Navigating the life insurance landscape can be tricky. You are sure to encounter a number of different policies and terms such as whole life, term life, cash value, variable life, and much more. How can you make sense of all the different types of policies and know that you’re making the best choice? Here’s a quick breakdown of the most common types of insurance policies and the pros and cons of each.
Term Life Insurance
Term life is exactly what it sounds like. You purchase life insurance for a specific term, or set amount of time. You pay premiums for the entire length of the term and once the term is up, your death benefit is gone. Term life does not have a cash value component so your entire premium is simply used to keep the policy active. Once the term is up, you stop paying premiums and the policy expires. This is what makes term life one of the most inexpensive life insurance policies.
But even term life is broken down into a few different categories:
- Level Term – Your premium and death benefit remains the same for the entire length of the term, whether that is 10, 20, or even 30 years.
- Annual Renewable Term – The death benefit remains unchanged throughout the term, but the contract renews annually, usually with an increase in premium each year. Initially, premiums may be less than in a level term policy, but over time it can become more expensive.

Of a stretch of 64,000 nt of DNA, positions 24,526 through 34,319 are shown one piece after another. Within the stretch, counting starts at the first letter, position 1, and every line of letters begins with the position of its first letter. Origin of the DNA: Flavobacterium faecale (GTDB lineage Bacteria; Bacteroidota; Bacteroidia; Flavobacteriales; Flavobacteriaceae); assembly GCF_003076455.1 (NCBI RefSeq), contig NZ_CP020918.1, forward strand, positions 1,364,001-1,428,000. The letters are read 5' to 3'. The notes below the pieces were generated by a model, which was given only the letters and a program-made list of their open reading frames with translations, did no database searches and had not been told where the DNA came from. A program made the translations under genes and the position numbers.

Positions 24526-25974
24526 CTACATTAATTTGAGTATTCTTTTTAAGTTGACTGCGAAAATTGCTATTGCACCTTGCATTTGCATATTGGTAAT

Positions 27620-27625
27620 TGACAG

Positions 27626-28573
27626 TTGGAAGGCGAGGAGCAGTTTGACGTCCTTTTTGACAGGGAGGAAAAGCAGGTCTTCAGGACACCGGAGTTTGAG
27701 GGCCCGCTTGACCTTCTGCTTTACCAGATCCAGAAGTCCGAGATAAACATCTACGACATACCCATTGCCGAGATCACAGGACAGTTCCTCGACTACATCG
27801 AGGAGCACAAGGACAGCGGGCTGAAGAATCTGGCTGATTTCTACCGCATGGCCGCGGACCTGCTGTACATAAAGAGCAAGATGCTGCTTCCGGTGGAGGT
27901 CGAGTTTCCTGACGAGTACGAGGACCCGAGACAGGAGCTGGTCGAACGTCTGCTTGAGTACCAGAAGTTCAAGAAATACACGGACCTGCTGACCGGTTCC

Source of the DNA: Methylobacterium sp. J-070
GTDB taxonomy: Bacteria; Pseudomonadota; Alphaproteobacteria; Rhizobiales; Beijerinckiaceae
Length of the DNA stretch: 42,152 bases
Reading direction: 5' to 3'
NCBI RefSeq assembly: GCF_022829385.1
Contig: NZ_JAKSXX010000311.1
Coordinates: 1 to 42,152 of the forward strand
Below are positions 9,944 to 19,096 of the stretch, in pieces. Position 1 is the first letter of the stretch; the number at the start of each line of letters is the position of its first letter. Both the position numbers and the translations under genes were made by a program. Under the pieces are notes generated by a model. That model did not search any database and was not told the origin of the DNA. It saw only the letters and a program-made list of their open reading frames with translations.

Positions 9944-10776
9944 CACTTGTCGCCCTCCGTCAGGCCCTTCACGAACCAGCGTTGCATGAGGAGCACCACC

- Decreasing Term – Here, the death benefit decreases each year while the premium remains the same. The policy ends when the death benefit reaches zero.
Advantages of Term Life Insurance
Term life policies are usually far less expensive than whole, universal, or variable life insurance. Term life also has a very specific coverage period—typically in terms of 10, 15, 20, 25, and 30 years. This allows you to only buy as much coverage as you need. For example, if you’re only concerned about life insurance while you have dependents at home or a mortgage to pay, you can plan out how long and how much coverage you need.
Disadvantages of Term Life
There is no cash value component of the policy. Your premiums strictly go towards the policy and do not earn interest or otherwise accumulate. And having a specific term can also be a drawback. If you purchase a 20-year term policy and after 20 years decide you’d like to extend your coverage, you may need to undergo proof of insurability and could be denied additional coverage or need to renew at a significantly higher premium.
Universal life insurance builds on term life and adds a cash component. Here, instead of just selecting a specific term and putting 100% of your premium towards the policy, part of your premium will actually go into a cash account in the policy. This cash account earns interest and accumulates tax-deferred.
Advantages of Universal Life
Universal life insurance provides additional flexibility. Because it has a cash component you could actually temporarily stop making premium payments as long as the cash value can cover the cost of insurance. In addition, you may also be able to increase or decrease the death benefit over time. Also, you can usually borrow against the policy in the form of a loan.